My Spiritual Talisman


 

ONE OF the secrets on my spiritual path is to try and develop the capacity to maintain an inner core of detachment regardless of how thick the battle outside rages. If one can stand back and watch oneself as if from the outside, the whole situation takes on a different dimension.
To my mind this is a key teaching of the Gita, which says that the battle must be fought but with a sense of detachment and without obsession regarding the result. Some people may feel that such an attitude would lead to lukewarm activity, but in fact the reverse is true. The sense of inner detachment gives us a deeper perspective into the whole situation and prevents us from getting overwhelmed by the tremendous physical and emotional activity inevitably involved in such events.

Joy and sorrow in fact represent the warp and woof of the fabric of life, and are as inevitable as night and day. It is this duality that needs to be transcended if we are really to reach our spiritual goal, and clearly this can only be done if we find within ourselves a spiritual centre that is unaffected by outer changes.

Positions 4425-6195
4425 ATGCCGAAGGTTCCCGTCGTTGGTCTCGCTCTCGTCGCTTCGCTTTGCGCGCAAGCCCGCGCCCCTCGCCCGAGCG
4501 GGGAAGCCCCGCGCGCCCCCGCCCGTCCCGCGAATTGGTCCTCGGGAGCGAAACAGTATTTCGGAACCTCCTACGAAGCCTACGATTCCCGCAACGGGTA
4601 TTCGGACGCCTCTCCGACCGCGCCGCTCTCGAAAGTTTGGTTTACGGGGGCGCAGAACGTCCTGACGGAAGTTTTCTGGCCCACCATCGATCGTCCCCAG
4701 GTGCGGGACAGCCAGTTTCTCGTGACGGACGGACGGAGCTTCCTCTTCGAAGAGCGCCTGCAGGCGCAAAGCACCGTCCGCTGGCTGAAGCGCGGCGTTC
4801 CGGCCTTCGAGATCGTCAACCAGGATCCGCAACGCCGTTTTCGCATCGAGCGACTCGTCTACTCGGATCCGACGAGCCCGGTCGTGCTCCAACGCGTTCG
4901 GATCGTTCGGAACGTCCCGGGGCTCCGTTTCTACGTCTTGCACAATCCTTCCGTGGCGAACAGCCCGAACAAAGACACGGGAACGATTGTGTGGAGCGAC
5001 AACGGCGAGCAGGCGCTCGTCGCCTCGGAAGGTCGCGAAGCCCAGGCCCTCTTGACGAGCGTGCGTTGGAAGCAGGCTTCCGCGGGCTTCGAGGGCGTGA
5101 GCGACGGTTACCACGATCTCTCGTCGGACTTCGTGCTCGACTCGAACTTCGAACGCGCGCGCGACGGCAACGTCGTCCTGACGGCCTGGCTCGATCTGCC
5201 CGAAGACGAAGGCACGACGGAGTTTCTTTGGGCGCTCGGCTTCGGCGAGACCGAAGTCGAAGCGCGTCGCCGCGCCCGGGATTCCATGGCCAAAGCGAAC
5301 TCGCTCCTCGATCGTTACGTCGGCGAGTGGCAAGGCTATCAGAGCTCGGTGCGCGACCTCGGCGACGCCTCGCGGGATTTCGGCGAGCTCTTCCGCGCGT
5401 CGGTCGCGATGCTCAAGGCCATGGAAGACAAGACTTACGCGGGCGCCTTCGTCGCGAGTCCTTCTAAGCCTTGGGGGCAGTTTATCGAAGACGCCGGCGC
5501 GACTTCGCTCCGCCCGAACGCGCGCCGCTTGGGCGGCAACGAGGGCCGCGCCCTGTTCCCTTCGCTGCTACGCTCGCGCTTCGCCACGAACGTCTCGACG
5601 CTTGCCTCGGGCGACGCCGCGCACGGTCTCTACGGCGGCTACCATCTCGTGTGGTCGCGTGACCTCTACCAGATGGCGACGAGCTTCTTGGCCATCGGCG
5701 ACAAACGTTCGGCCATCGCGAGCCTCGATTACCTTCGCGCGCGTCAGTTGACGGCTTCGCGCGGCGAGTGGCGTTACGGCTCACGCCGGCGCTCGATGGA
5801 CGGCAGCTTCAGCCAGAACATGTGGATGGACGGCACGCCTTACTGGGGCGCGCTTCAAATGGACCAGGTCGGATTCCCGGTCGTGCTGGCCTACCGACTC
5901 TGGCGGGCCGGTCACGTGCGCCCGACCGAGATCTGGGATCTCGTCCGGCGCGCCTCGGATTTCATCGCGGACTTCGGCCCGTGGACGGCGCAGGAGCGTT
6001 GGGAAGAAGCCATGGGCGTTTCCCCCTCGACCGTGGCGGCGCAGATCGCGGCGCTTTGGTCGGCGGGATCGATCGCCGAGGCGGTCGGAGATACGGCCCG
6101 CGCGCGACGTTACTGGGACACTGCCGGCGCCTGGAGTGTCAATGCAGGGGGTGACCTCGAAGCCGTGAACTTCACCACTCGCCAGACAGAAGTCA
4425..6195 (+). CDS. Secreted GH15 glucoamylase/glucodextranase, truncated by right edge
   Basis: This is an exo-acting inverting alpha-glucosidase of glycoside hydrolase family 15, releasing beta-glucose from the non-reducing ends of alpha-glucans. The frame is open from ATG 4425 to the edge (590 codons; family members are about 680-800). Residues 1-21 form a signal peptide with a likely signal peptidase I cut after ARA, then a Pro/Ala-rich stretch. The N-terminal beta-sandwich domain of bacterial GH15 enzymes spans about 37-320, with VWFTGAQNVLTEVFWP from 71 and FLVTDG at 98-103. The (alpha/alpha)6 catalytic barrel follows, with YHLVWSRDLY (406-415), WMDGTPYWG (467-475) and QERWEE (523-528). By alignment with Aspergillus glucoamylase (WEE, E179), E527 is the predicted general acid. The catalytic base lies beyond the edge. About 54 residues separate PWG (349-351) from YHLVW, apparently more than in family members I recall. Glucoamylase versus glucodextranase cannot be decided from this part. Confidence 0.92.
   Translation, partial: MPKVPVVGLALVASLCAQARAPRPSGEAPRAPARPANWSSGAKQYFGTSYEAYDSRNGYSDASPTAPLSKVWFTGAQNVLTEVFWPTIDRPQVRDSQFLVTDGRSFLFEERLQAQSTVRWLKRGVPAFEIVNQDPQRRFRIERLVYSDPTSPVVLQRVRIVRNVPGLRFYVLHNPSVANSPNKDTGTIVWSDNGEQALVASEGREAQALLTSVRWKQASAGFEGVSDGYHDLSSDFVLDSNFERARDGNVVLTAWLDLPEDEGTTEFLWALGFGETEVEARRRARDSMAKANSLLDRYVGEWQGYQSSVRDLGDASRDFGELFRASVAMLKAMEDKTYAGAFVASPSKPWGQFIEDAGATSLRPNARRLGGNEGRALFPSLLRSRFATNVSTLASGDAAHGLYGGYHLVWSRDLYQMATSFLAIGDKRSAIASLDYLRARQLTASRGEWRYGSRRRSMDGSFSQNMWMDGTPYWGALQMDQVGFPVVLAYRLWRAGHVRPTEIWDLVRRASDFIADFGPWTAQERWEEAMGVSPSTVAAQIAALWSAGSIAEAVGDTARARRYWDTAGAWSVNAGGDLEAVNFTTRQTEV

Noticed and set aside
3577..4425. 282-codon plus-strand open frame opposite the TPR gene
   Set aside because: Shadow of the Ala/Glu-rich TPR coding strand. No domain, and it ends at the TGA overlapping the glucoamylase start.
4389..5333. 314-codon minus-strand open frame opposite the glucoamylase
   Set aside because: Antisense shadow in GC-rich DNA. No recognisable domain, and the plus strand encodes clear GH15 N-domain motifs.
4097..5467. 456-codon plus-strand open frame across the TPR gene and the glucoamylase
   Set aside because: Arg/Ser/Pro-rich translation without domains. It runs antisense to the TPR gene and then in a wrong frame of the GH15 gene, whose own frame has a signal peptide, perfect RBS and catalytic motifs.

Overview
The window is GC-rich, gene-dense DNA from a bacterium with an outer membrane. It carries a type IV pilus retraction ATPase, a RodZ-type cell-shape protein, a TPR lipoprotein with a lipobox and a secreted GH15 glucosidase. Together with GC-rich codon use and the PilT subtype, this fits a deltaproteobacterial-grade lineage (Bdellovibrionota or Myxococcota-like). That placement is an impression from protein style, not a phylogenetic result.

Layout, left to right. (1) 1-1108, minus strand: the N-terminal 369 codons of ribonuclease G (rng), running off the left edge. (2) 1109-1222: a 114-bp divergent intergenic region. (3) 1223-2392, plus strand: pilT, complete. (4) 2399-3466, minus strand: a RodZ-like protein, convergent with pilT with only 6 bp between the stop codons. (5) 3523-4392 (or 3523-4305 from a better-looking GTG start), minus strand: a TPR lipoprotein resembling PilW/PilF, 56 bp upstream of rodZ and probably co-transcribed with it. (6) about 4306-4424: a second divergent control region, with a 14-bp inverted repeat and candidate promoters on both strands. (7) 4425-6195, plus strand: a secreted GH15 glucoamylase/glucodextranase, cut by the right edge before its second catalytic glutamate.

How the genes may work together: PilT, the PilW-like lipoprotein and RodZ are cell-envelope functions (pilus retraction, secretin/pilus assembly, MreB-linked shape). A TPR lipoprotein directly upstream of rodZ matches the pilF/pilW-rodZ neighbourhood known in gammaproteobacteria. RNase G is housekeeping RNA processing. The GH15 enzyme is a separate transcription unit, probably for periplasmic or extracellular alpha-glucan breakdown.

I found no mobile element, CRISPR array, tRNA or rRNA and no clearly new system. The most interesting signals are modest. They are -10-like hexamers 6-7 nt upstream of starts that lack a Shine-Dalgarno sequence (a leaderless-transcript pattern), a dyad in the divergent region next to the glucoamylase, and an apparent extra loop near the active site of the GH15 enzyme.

That spiritual centre in turn has to be linked with whatever form of divinity we may choose to worship. I am a worshipper of Lord Shiva and try to follow the teaching -- Yayat karma karomi tad-tad akhilam Shambho tavaradhanam -- whatever action I perform I look upon as an offering to Shiva. This is a talisman that helps to carry us through the adventure of living, whether the object of our devotion is Shiva or Krishna, the Goddess or Jesus Christ, or any other.

At their highest, all religions teach the religion of humanism, love and harmony. Once when the Prophet Mohammed was in Medina, a funeral procession passed by and he stood up in respect. His followers exclaimed that the deceased was not a Muslim but a Jew. Said the Prophet, "But was he not a human being?"

Excerpted from `I Believe', Bharatiya Vidya Bhavan, 2006.